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Linda Caley
Charles Syms
Luther Robinson
Julie Cederbaum
Madelyn Henry
Nancy Shipkey


Fetal alcohol syndrome, community health services, child welfare, social work, community outreach, preventive health services



Although human service professionals are critical to prevention of primary and secondary disabilities among those who are or could be affected by prenatal exposure to alcohol surprisingly little information is available on their knowledge, attitudes, or beliefs about this problem. This article presents the results from a statewide survey (2005) undertaken in the United States to gain such information.


The purpose of the study was to: a) measure the knowledge, attitudes, and beliefs about Fetal Alcohol Syndrome (FAS) of professionals working in the fields of child welfare/child protective services, foster care, and Medicaid enrollment, and b) use that knowledge to inform educational and training resources to help them with their work.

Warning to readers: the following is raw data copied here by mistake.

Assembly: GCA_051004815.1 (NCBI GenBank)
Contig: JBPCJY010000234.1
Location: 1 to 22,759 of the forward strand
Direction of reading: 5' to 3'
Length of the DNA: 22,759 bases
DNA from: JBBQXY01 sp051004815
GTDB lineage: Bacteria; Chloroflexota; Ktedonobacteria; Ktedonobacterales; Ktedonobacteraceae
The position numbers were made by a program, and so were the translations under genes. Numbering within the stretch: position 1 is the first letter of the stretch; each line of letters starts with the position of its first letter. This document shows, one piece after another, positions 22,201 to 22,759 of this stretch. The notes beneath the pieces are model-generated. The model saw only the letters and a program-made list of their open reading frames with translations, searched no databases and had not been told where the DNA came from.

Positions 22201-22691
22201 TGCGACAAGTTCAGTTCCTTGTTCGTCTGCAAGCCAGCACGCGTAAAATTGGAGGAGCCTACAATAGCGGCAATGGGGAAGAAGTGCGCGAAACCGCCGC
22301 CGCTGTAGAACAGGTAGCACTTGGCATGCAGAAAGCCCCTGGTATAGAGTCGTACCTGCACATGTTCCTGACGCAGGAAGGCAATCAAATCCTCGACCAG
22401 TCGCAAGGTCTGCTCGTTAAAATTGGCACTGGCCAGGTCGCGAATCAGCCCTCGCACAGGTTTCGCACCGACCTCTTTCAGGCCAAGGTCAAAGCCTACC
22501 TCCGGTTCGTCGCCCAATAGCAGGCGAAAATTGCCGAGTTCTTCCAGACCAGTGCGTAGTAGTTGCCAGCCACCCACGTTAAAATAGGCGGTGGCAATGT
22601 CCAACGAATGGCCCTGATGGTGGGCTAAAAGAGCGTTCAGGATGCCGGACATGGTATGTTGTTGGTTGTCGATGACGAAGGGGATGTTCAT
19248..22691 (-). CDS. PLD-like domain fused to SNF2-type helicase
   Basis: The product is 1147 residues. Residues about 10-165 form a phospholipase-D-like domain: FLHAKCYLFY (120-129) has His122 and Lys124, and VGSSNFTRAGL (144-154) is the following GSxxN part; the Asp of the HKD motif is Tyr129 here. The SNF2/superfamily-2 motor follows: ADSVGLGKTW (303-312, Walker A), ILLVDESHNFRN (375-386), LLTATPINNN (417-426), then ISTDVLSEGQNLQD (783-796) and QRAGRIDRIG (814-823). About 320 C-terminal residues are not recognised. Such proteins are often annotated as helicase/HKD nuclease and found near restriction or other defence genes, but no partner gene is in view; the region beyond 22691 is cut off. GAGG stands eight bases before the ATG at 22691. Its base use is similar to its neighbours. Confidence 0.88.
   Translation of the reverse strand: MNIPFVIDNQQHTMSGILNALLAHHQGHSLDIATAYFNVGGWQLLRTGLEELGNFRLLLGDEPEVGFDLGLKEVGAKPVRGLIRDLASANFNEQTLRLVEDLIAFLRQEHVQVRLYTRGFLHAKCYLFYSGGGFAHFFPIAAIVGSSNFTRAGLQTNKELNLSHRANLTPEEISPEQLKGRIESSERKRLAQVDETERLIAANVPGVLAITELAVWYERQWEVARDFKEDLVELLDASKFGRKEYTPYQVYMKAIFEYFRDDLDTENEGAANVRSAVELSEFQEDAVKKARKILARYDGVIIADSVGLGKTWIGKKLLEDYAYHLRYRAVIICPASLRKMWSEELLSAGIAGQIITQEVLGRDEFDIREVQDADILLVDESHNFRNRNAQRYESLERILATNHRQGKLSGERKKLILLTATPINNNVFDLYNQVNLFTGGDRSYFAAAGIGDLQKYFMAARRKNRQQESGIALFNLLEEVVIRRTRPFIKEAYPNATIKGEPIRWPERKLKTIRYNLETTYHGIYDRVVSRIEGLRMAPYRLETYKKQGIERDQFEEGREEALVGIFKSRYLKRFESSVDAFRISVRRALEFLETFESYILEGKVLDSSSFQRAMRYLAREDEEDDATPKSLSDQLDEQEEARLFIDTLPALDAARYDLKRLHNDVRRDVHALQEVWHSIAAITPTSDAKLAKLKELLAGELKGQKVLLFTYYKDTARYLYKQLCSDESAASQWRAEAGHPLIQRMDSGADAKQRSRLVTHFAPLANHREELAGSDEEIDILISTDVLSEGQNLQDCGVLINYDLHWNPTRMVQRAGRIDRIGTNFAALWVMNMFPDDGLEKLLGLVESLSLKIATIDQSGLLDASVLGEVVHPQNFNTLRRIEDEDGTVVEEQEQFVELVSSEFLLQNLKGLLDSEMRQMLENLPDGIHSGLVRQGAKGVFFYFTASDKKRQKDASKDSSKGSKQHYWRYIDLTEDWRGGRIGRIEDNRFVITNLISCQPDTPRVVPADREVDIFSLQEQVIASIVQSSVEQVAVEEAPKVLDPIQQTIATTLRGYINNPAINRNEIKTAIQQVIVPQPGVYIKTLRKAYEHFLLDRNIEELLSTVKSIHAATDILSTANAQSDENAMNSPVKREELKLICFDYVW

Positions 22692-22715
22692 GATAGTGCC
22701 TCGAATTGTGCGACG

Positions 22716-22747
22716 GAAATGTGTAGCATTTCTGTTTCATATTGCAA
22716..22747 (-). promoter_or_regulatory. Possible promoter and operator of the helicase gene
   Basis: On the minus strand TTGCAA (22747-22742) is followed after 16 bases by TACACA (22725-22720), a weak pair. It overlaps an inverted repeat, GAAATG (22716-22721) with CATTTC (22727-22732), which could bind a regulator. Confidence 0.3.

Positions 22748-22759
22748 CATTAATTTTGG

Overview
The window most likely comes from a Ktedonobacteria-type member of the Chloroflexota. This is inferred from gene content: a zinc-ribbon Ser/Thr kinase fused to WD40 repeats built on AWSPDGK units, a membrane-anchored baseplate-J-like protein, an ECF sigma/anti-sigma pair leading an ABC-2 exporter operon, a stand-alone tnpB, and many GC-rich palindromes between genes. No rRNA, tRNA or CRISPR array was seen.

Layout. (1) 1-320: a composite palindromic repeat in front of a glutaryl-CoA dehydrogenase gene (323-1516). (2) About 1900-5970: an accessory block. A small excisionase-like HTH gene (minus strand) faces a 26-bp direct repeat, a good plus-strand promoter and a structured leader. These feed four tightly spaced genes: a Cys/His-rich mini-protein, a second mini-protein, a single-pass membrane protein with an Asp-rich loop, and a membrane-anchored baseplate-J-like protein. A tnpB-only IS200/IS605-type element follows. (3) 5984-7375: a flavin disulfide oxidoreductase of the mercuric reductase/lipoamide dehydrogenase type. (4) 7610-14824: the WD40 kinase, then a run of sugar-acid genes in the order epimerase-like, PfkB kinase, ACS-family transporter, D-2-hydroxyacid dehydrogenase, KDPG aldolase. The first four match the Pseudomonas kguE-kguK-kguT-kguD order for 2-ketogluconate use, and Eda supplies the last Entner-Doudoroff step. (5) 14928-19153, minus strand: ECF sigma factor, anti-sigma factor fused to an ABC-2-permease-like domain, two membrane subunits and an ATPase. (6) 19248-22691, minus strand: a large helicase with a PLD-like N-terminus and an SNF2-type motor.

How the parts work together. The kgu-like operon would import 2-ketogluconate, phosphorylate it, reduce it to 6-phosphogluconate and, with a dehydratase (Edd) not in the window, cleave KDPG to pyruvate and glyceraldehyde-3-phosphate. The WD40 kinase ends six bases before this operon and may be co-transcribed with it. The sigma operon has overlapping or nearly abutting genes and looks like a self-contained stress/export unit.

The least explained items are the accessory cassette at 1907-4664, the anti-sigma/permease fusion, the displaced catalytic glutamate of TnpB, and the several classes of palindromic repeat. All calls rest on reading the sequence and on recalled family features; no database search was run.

A purposive sample of human service professionals in 42 counties completed a self-administered survey patterned after similar FAS surveys for other professionals.


The results were based on answers from 1,168 human service professional respondents that showed that they were knowledgeable about primary prevention. However, it also revealed that they had lesser knowledge of epidemiology, how to recognize children with FAS, and methods to work with them. The fact that 90% of the respondents reported they did not care for children with FAS - is an important finding.


Although these findings suggest that human service professionals are knowledgeable about primary prevention, they lack additional education and assertive assessment protocols. These resources are needed to help them work with families and children who are already affected by exposure to alcohol in utero.

Abstract 191 | PDF Downloads 90


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